Reynolds Historical Library
Alabama Museum of the Health Sciences
University of Alabama at Birmingham
Birmingham, Alabama 35294-0013
Historical Collections at the University of Alabama at Birmingham is comprised of three units: the Reynolds Historical Library, the Alabama Museum of the Health Sciences, and the UAB Archives. These units house a combined collection of rare and important medical books and manuscripts; equipment, instruments, and objects from the health sciences; the official records of the university; and private manuscript collections with an emphasis on the health sciences. Each academic year, the Reynolds Historical Lecture Series addresses some aspect of the health sciences. A newsletter, Treasures, is published three times a year.
Reynolds Historical Library: Medical manuscripts, some dating to the Middle Ages; medical incunabula; printed books from the 16th through the 20th centuries, including concentrations in the fields of dentistry, Arabic language medical texts, and Daniel Drake; letters of Florence Nightingale, Louis Pasteur, Sir William Osler, and John R. Smythies; and a collection of rare medical manikins carved in ivory. Significant collections include printed works by and about the pioneer American physician Daniel Drake and the papers of the Southern Surgical Association. Guides to the Collection: Rare Books and Collections of the Reynolds Historical Library (1968); Rare Books and Collections of the Reynolds Historical Library, vol.2 (1994); and A Catalogue of Books, Both Printed and Manuscript, in the Reynolds Historical Library Produced during the Course of the Eighteenth Century (1993).
Alabama Museum of the Health Sciences: Preserves and displays equipment, instruments, and objects representing the history and development of the health sciences with special emphasis on the State of Alabama, and including the fields of medicine, nursing, ophthalmology, dentistry, public health, and allied health. The Nott Pathological Specimens, one of the most impressive collections at the Museum, are on permanent display. The wax anatomical models, representing common medical conditions in the 18th and 19th centuries, were purchased in Europe by Dr. Josiah Nott [1804-1873] and brought to Mobile, Alabama, in October 1860. Other exhibits are mounted on a rotating basis.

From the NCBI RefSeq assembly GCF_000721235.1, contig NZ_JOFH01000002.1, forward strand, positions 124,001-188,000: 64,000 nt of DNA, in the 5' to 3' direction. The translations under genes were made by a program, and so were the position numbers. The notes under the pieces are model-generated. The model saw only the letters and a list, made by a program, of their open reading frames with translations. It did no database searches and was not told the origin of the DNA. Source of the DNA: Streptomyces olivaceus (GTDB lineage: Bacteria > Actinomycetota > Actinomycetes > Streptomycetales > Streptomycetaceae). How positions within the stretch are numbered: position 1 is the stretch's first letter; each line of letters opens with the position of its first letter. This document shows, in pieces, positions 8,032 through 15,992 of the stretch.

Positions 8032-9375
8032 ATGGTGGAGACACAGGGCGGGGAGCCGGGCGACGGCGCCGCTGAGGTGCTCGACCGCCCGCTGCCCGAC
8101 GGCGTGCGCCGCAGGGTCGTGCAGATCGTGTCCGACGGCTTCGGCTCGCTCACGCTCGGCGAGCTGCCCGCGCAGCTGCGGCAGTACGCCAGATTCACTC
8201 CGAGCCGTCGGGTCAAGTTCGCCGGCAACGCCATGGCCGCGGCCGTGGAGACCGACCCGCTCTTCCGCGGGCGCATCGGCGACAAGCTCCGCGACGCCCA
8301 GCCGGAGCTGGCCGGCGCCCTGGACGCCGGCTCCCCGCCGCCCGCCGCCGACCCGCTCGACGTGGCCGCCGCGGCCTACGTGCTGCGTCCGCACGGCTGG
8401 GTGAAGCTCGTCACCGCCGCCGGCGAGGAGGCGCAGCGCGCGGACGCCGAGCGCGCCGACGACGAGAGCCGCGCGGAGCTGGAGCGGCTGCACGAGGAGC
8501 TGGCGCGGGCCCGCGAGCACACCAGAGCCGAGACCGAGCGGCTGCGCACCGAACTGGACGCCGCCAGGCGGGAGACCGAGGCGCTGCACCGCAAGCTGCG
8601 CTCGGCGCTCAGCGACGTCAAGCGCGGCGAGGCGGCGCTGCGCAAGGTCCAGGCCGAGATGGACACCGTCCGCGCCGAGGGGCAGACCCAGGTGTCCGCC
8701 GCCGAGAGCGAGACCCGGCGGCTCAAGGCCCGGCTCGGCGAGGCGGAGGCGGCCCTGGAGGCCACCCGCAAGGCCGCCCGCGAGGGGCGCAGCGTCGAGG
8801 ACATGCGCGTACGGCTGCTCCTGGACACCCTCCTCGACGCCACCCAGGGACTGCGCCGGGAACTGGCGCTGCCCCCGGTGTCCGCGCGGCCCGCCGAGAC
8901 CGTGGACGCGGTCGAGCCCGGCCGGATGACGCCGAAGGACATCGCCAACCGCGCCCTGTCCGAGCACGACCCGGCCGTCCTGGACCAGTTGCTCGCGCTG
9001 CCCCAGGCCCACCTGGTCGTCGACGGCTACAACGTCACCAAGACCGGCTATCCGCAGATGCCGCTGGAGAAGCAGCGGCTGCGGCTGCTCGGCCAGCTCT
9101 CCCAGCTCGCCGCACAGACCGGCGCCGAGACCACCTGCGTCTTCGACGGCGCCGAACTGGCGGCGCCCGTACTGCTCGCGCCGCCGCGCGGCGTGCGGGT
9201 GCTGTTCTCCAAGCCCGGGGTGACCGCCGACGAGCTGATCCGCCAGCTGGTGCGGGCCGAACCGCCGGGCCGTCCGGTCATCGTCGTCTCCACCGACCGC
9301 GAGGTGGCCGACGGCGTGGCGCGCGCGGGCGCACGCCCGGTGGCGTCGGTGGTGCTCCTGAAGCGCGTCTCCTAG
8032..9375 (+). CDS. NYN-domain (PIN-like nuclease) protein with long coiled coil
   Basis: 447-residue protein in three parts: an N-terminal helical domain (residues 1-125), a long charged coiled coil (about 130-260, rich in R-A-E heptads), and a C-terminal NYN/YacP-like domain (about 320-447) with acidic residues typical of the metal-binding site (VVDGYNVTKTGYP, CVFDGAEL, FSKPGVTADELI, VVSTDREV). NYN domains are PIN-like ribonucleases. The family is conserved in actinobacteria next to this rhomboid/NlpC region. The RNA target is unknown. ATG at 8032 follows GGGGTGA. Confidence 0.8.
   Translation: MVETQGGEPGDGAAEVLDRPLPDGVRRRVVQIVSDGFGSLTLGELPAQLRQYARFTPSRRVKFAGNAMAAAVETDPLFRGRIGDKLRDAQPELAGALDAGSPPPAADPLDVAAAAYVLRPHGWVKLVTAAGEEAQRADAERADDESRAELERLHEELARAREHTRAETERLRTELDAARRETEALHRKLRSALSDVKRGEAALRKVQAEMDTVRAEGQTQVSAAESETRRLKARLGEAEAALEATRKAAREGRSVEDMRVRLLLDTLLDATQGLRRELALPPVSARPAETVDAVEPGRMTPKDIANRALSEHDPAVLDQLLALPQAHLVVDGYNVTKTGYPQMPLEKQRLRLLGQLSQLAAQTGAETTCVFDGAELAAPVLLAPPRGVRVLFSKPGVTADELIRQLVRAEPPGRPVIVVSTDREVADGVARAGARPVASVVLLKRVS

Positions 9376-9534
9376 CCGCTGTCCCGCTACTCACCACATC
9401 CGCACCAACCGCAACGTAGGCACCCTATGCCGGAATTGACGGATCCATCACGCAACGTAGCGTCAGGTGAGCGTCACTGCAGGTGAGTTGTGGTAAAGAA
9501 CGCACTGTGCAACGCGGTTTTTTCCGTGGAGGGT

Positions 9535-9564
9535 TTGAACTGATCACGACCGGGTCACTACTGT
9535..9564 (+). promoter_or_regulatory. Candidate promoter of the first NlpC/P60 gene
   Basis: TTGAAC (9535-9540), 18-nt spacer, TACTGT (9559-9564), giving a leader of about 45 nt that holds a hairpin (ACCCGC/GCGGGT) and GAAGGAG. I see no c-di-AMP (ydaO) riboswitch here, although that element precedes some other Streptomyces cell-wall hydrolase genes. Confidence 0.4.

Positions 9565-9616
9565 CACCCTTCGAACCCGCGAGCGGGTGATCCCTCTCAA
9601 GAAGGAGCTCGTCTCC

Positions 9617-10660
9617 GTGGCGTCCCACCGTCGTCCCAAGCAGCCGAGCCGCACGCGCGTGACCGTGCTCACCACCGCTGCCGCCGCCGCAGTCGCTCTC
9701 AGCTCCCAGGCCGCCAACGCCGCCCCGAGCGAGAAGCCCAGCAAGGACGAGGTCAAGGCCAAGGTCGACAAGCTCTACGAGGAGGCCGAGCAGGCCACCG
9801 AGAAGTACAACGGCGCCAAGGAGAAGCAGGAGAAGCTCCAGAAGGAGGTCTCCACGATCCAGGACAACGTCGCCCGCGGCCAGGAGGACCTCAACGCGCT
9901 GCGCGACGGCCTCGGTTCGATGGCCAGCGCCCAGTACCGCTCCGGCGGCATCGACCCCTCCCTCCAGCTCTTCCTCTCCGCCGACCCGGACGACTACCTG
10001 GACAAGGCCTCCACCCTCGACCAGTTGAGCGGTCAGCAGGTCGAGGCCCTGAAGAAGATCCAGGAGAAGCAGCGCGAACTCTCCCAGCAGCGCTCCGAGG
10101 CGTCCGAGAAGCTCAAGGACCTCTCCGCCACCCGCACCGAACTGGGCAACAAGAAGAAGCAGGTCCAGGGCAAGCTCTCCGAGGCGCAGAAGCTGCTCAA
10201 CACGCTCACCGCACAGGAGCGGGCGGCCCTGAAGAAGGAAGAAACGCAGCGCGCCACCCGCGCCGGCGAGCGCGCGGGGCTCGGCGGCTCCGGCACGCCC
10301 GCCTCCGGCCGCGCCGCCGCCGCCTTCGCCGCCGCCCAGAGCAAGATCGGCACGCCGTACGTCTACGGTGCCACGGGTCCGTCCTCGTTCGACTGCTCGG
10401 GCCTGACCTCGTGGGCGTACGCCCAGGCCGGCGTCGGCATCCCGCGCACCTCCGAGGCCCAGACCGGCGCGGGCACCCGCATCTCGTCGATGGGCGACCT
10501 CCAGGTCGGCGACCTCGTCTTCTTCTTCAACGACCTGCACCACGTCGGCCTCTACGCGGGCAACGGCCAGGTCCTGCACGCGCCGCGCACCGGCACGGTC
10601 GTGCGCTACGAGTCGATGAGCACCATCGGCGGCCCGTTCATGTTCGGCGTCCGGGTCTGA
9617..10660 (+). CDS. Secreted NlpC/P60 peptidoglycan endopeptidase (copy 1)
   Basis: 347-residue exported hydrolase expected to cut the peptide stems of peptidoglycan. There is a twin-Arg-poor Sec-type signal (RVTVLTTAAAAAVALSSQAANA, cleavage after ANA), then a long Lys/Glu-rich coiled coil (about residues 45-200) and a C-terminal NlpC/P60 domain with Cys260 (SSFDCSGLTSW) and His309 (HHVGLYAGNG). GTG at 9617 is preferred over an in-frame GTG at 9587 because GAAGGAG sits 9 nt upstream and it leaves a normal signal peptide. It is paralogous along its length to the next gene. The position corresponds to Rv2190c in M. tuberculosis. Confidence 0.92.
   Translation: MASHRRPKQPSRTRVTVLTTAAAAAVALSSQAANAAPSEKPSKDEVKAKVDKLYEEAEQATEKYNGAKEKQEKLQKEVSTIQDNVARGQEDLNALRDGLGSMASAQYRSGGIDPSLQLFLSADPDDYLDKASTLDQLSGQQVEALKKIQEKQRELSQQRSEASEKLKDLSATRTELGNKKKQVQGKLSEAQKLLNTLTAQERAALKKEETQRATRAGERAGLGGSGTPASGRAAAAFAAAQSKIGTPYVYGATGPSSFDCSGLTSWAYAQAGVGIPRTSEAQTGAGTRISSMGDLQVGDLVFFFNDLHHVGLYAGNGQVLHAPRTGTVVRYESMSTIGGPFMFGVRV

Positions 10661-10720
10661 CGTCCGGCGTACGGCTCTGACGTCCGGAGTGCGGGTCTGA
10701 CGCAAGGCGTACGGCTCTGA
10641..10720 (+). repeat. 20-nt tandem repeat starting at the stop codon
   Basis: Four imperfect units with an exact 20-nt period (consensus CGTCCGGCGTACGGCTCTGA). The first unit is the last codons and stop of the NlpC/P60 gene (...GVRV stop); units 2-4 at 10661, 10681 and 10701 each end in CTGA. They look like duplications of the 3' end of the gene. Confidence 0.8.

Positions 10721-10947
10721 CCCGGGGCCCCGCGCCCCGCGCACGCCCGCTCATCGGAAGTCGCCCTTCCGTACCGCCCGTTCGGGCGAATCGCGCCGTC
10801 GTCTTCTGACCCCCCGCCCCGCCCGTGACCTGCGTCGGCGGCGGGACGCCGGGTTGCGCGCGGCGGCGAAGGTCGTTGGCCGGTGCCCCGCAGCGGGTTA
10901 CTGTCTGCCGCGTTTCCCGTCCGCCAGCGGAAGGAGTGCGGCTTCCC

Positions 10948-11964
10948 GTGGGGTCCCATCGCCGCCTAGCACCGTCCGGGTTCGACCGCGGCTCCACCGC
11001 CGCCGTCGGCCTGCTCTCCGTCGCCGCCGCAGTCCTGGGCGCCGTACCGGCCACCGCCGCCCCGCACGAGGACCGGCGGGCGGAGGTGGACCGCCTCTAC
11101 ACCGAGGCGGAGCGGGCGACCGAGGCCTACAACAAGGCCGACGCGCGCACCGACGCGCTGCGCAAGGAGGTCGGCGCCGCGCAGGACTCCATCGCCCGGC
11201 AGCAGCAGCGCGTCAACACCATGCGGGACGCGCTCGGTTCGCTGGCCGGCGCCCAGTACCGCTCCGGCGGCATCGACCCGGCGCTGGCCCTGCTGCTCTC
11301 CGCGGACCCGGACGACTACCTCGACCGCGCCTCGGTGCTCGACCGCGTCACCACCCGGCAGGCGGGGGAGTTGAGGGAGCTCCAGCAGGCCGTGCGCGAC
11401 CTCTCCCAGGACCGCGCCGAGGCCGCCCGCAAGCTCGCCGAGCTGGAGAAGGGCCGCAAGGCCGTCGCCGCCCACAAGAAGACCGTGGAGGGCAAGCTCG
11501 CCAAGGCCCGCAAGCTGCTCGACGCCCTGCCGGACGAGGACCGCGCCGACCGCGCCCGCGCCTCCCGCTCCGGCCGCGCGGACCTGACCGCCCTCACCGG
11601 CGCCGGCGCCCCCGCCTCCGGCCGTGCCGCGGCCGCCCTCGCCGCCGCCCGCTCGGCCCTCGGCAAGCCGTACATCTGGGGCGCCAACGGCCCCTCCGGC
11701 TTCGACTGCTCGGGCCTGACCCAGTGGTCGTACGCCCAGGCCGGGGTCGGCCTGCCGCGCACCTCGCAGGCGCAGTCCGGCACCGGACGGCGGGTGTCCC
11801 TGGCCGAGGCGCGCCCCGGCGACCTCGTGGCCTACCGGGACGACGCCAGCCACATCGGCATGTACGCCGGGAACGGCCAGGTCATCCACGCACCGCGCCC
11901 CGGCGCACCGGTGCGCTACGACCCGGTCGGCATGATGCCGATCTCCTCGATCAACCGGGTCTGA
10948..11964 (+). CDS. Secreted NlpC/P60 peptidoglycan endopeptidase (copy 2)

UAB Archives: Over 1,700 cubic feet of university records and personal papers; over 40,000 photographic images; a collection of over 400 oral history interviews from Health Center personnel; and videotape and audiotape recordings. Health science holdings include personal papers of founding medical dean Dr. Roy R. Kracke, founding dental dean Dr. Joseph F. Volker, and founding nursing dean Dr. Florence A. Hixson; the papers of pioneering heart surgeon Dr. Luther Leonidas Hill; the papers of numerous health center faculty; and the official records of the vice presidents for Health Affairs and of the deans of medicine, dentistry, and nursing. Publications: Building on a Vision: A Fifty-Year Retrospective of UAB's Academic Health Center (1995); and Dictionary of Academic Units at UAB (1997).